Demografische Forschung aus Erster Hand | April 4, 2017
The two-child ideal
The new issue (Nr. 1/2017) of Demografische Forschung Aus Erster Hand, the popular science newsletter with latest research results from demography, has been released. (The Newsletter is available in German only.)
Topics of the 1/2017 issue:
1. The two-child ideal
How does it come to deviations from the family of standard size?
Mother, father, daughter, and son – the notion of the two-child family ideal has been persisting in Germany for decades. A new study from the Federal Institute for Population Research in Wiesbaden investigates why this model is so popular and who the people are that decide to go for one child, none at all, or many all the same.
2. From mother to mother
How the education of women affects the prospect of having grandchildren
The well-educated have fewer children than their less-educated counterparts, and this is known from many countries. But a new study from the Vienna Institute of Demography now shows that highly-educated women on average desire to have at least as many children as those who have received little in the way of education. High educational attainment of the grannies-to-be has a positive impact on the desire for children, too.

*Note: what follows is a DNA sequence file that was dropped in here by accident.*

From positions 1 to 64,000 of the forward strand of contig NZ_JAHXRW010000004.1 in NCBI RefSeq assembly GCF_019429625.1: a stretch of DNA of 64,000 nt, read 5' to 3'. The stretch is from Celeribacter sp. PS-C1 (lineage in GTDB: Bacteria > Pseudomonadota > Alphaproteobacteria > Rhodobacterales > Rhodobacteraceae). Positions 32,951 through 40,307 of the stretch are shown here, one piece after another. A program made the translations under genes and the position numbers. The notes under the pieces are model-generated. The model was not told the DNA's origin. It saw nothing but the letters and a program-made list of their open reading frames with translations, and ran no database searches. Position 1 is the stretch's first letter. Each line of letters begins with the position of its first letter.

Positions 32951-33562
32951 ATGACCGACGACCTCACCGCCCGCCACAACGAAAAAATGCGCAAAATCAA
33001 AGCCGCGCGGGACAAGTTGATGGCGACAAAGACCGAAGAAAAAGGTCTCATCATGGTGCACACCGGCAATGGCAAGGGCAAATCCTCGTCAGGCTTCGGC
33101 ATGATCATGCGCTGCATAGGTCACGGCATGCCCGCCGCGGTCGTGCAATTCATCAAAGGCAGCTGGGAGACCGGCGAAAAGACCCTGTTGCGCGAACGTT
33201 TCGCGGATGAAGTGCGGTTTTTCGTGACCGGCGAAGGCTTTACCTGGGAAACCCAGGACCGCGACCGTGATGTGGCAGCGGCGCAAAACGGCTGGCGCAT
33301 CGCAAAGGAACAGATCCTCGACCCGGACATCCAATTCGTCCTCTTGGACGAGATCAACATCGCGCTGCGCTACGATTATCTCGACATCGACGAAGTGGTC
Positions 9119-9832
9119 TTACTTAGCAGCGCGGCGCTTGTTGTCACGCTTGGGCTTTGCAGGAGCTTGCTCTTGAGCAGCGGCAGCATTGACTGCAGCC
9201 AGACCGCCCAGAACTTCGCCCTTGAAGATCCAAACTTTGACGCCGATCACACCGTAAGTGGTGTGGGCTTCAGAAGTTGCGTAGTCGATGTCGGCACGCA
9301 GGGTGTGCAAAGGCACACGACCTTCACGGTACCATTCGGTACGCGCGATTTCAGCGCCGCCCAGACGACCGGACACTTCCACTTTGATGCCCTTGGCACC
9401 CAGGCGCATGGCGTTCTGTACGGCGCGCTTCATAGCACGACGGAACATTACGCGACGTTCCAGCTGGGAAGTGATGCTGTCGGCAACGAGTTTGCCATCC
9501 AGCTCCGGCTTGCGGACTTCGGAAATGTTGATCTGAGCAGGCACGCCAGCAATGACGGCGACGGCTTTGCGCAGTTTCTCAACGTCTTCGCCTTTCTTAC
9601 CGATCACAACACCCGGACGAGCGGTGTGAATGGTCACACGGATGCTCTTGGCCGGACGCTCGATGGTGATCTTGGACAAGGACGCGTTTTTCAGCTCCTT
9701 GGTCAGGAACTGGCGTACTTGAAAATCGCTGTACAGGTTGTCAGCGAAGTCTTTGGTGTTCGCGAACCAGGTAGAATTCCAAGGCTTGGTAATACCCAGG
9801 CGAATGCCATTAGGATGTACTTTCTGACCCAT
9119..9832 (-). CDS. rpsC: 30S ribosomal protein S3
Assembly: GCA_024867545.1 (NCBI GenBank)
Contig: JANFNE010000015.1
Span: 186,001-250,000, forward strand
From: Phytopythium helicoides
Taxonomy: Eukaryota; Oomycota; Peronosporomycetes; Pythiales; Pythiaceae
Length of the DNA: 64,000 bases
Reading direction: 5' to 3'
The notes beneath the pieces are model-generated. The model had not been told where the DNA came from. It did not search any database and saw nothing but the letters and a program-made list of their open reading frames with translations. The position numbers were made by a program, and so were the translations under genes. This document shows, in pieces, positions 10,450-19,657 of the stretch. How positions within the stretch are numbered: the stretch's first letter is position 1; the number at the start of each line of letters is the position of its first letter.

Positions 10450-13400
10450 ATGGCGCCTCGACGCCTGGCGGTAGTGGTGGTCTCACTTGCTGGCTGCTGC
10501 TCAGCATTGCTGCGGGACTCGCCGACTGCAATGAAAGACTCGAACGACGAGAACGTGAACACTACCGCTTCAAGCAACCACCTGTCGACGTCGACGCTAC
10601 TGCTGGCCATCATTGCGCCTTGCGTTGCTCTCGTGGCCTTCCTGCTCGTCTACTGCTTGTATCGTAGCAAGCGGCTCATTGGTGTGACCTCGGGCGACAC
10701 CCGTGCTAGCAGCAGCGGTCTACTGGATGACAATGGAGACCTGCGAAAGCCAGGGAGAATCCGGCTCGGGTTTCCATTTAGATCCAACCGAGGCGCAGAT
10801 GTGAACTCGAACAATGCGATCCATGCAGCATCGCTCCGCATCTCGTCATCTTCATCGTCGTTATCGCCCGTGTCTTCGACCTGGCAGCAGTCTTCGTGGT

3. Better prospects for delicate babies
Cognitive disadvantages from low birth weight have shrunk significantly
When children have a birth-weight lower than 2500 grams, their parents often fear disadvantages for their babies in later life. And many studies have already demonstrated that these children’s cognitive abilities are generally lower than those of their normal-birth-weight peers. A new study from Rostock now shows that these disadvantages have shrunk significantly over the past decades.
"Demografische Forschung Aus Erster Hand" is a joint publication of the Max Planck Institute for Demographic Research (MPIDR), the Rostocker Zentrum zur Erforschung des Demografischen Wandels (RZ), the Vienna Institute of Demography (VID), the Wittgenstein Centre for Demography and Global Human Capital and the Federal Institute for Population Research (BiB). The newsletter is released four times a year and is available electronically and as a printed version and is free of charge.
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